Here's a story Morgan relates about a Hall of Fame alumni dinner during the weekend of Mike Schmidt's induction ceremony. Schmidt had said that Rose deserves to be in the Hall in his speech:
After the greetings, we open the floor to discuss general baseball topics. We can talk about anything that is happening in the game or the Hall. On the night of Schmidt's induction, Robin Roberts, the former great Philadelphia Phillies right-hander, used this session to address the point raised by Mike that very afternoon. Robin wanted to know how the assembled Hall of Famers felt about Pete's ineligible status. He proposed that we discuss the issue to see if we could achieve some consensus that would form the basis for an official statement to the press. For the next hour, the ballroom became a war zone.
Opinions on Pete were as diverse as they were fervent. Since Pete and I were close, I said little while trying to keep an open mind to all sides. Everybody already knew how Schmidt felt. Reggie Jackson rose and said something like "I wanted to invite Pete to my own induction ceremony and I didn't. I feel gutless about it. He belongs here." Only Reggie's version was laced with several choice profanities. You could tell he believed strongly that Pete was getting shafted.
Then Jim Palmer stood to make a telling point. He asked the nine Hall of Famers at his table if they had ever bet on baseball. Each answered no. Palmer turned to the rest of the room, shrugged his shoulders, and said, "Then what are we talking about here?" Someone, I'm not sure who, followed by asking, "Why should we lower the standards of the Hall for someone who has shown such a blatant disregard for the game?"
By now, the mood in the room was decidedly anti-Rose. Players were shouting at each other. No one threw a punch, but you could feel a hint of physical confrontation in the air. I wasn't surprised by the vehemence of the exchanges. You have to understand that 99 percent of the players elected to the Hall break down in tears when they make their acceptance speeches. That induction ceremony is the culmination of our life's work. So deciding who you will share that parthenon with is no small matter for any of us.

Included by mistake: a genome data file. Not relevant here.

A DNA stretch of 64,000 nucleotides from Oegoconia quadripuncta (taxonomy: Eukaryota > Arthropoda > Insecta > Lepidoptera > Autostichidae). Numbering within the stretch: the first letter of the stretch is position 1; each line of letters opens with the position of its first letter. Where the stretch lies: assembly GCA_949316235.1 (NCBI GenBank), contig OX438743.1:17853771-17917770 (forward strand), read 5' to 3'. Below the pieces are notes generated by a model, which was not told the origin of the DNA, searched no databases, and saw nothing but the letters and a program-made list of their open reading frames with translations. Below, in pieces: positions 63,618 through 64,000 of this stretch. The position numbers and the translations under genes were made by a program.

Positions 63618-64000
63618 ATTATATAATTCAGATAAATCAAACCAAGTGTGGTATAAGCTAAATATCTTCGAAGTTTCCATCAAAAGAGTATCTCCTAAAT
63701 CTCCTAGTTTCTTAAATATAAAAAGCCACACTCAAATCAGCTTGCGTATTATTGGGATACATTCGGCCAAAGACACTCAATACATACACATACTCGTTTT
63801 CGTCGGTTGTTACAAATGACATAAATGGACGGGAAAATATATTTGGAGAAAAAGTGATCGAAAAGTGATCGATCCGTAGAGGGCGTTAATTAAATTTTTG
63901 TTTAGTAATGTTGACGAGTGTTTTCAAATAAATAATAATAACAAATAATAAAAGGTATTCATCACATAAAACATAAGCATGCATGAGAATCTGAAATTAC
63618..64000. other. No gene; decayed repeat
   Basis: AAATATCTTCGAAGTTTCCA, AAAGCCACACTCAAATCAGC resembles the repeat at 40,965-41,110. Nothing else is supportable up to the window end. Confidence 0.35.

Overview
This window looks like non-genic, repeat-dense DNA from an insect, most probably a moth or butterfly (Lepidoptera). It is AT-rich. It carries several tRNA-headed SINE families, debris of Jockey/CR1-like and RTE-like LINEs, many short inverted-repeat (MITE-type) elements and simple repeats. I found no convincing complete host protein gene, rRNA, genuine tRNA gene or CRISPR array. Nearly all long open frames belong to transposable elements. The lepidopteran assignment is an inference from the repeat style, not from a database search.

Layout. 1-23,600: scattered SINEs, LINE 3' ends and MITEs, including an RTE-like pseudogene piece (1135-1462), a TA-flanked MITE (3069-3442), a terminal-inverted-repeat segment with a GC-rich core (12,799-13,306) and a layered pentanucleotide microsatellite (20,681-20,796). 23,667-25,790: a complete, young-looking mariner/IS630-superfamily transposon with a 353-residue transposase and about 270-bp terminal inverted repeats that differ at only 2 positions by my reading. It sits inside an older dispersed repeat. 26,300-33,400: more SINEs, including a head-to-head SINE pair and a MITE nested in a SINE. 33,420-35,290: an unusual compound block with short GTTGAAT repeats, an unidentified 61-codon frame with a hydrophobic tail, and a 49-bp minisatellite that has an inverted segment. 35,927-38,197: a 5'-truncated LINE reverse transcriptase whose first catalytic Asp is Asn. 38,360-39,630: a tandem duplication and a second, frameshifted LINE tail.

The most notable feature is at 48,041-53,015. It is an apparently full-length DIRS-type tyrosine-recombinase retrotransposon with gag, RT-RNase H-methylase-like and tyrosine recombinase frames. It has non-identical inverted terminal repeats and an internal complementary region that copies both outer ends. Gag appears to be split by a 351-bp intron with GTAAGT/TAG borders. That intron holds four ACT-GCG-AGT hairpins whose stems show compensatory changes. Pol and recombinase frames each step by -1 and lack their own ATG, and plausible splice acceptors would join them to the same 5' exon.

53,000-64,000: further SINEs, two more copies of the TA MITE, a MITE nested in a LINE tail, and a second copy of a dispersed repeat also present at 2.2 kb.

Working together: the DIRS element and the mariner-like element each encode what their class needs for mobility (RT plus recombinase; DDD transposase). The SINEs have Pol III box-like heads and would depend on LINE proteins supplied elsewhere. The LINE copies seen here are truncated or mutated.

I tried to play the conciliator before things got out of hand. Robin Roberts joined me on the middle ground by announcing, "I would be willing to listen to Pete if he would make a public apology." Many of the members agreed with that position; I thought we might be able to build our consensus around it. But then three of the greatest players in history-Warren Spahn, Eddie Mathews, and Bob Feller-stood up to oppose Pete's admission. Two of them vowed never to return to Cooperstown if Pete were allowed to enter the Hall. That got everyone's attention. After another half hour or so of heated discourse, the advocates on both sides could agree only to disagree. We left without issuing any public statements. Good thing for Pete, too. If anyone had called for a straight up-and-down vote, he would have lost in a landslide.
So c'mon, Pete, you need to do some fence-mending here. If you think you've made enough apologies, then one more won't hurt. Unlike Joe Jackson, you never threw a baseball game; you loved winning too much to do that.
Wow, pretty heated stuff. It's interesting that the players, some of whom played with Rose and/or knew him well, all seem to assume that Rose was guilty and therefore in the majority oppose his induction. However, the belief that if Rose were to now mea cupla his plaque in Cooperstown would be assured seems to have had some resonance with the players. Don't they seem like contradictory believes? If you believe that there is enough evidence to prove Rose's guilt, why would you ever consider allowing him to enter Cooperstown's hallowed Hall? If you think the evidence is weak, why do you need an apology? It seems that the two mutually exclusive ideas are merged into one, something like "Rose is guilty but we can't really prove it so well, so yeah, the case is kinda iffy. Therefore, if he apologizes, we will forget the tainted evidence-that Rose is validating with the apology-and let him in."
What kind of twisted mind comes up with this stuff? Oh, it was Joe's. Never mind.